Better Call Saul Review: “Chicanery” Has Jimmy and Chuck Going Head-To-Head

Does Chuck have any affection towards Jimmy? We know that he didn’t want him to go to jail, but he did want him to lose his law license. He already revealed that ‘Slippin Jimmy’ with a law degree was too dangerous for this world, but did that really mean he truly hated his brother? That question and more were finally answered in a very grounded and unexpectedly great episode.

Leave it to Better Call Saul to take what should have been a slow, boring, law procedural and turn it into an amazing night of television and one of the standout episodes of the series thus far. Last week’s episode focused more on Gus and Mike and showed little of Jimmy, Kim, and Chuck. The brief moment we have with their storyline showed Jimmy and Kim being excited that Chuck would be playing the incriminating tape of Jimmy in the upcoming bar hearing. Why was this a good thing? Wouldn’t playing that tape incriminate Jimmy and get his license to practice law revoked?

Those questions weren’t answered until the very end the episode, but that didn’t take away from the captivating episode. The opener gave us another glimpse of the past with a dinner between Jimmy, Chuck, and Rebecca, Chuck’s ex-wife. The scene begins with Jimmy helping Chuck remove all the electronics in the house and coming up with a con to get Rebecca to stay for a romantic dinner. At one point, Chuck asks Jimmy if he should keep his wedding ring on, signaling that he and Rebecca are divorced. The reason for the flashback isn’t just to show more of Jimmy and Chuck’s relationship before everything happened at HHM, but also to show that Chuck never revealed his condition to Rebecca. Chuck would rather have Rebecca think he’s a jerk than to reveal that there is something wrong with him.

The flashback provided a great reintroduction to Rebecca who is brought back into the world of the McGill brothers as Jimmy invites her to the bar hearing to “be there for Chuck.” Chuck immediately knows that Jimmy is up to something. The only reason he would get Rebecca involved would be to throw Chuck off and distract him from his testimony against Jimmy. Rebecca’s presence comes into play later in the episode and does exactly what Chuck said it would.

The moments during the hearing were a masterclass in acting, as Kim (Rhea Seehorn) and Hamlin (Patrick Fabian) had a phenomenal scene together. You can see Kim’s anger and resentment towards Hamlin with every word she spoke. Hamlin remains cool calm and collected. Patrick Fabian hasn’t had a lot to do this season, but every scene he has been in has been memorable. Their scene was a nice warm up for the scene between Jimmy and Chuck that culminated in what will sure to be the performance that gives Michael McKean multiple award nominations.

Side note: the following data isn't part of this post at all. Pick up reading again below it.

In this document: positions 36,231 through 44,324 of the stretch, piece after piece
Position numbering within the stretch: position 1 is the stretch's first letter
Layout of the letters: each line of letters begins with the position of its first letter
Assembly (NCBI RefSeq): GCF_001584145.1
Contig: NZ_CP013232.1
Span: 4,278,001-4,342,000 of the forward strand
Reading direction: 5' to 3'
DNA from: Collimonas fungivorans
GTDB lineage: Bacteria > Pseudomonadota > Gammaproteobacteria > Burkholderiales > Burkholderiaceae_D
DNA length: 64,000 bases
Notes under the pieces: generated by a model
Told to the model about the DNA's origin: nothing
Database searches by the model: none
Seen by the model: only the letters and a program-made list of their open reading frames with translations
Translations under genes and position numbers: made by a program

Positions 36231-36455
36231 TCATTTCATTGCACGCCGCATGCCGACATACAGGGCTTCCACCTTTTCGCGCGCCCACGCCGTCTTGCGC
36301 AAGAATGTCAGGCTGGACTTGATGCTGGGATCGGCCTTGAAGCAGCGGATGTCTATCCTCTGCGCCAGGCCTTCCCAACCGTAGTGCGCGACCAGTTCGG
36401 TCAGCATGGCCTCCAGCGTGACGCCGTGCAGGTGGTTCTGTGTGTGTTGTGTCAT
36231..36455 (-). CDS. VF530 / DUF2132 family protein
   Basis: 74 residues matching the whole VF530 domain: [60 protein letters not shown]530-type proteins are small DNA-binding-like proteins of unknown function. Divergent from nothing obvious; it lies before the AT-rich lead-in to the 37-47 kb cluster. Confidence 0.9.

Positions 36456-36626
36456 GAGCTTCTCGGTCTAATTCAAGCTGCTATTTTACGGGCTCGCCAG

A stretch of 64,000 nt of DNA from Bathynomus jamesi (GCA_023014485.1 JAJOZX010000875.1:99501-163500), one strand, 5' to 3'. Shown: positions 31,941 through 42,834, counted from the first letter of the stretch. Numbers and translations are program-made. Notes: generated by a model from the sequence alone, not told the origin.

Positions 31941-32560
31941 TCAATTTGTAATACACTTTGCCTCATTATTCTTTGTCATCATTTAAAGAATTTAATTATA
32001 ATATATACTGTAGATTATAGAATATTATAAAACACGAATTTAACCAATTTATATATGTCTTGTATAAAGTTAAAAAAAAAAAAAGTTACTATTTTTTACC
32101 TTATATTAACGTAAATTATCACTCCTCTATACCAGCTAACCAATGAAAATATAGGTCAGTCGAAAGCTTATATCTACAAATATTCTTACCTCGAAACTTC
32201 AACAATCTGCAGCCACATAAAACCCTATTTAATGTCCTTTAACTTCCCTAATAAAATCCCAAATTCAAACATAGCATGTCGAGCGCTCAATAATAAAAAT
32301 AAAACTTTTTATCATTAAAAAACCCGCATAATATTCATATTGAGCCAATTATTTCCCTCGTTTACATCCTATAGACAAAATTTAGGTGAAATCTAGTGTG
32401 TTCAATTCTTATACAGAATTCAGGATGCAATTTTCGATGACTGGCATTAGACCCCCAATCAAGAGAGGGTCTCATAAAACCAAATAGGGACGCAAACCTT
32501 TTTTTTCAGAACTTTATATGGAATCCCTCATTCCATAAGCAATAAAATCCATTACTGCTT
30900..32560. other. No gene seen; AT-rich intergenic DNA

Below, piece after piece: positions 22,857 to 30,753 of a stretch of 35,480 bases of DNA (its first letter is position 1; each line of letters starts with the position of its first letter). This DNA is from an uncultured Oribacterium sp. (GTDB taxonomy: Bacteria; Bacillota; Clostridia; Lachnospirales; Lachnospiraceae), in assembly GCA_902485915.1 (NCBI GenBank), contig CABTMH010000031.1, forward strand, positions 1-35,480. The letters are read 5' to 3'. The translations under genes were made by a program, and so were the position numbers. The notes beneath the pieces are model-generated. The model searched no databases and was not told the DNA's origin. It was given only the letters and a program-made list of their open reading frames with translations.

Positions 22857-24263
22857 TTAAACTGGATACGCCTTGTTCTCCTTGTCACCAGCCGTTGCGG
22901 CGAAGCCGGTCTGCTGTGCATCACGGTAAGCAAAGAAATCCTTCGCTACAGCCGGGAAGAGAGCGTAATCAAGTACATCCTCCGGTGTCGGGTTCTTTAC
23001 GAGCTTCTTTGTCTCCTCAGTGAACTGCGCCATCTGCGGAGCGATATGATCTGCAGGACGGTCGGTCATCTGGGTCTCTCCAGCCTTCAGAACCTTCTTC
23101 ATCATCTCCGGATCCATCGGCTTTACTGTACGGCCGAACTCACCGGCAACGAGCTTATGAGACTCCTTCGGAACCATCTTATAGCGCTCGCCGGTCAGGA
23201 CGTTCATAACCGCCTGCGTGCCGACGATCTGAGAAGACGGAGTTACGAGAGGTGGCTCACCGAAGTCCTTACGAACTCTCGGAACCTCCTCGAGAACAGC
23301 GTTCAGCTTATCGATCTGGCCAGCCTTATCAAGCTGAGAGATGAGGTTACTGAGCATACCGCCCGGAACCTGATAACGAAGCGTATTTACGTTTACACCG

Earlier in the episode, Jimmy visits the Veterinarian (Mike’s go-to guy when you need to get your hands on something) and leads us to one of the best Breaking Bad cameos to date. Huell Babineaux (Lavell Crawford) helped plant Jimmy cell phone battery in Chuck’s coat pocket, which led the revelation that Chuck’s disease is not real and it is all in his head. Jimmy proving this in front of Rebecca and Hamlin broke Chuck and sent him on a tirade that proved how much he actually hated his brother. Writing about Michael McKean’s performance won’t do it justice, I recommend watching this episode immediately because it truly was one of the best of the series.

Chicanery Rating: 10/10

Al Mannarino is the associate editor and photographer for Pop Break. He is also host of the News Over Brews Podcast, Loot Care Unboxed, Backstage Break, and the producer of Behind the Brews. He graduated Rowan University with a degree in Radio/TV/Film & History. When he isn’t writing he is either trying to build his own TARDIS or taking a nap. Follow him on Twitter: @almannarino. His photo website is:


  1. Great review of a great episode – possibly the best of the series so far. I often feel that “Better Call Saul,” for as entertaining as it usually is, doesn’t know what kind of show it wants to be, but this focused, back-to-basics episode was a triumph of writing and acting. Bravo, Michael McKean.

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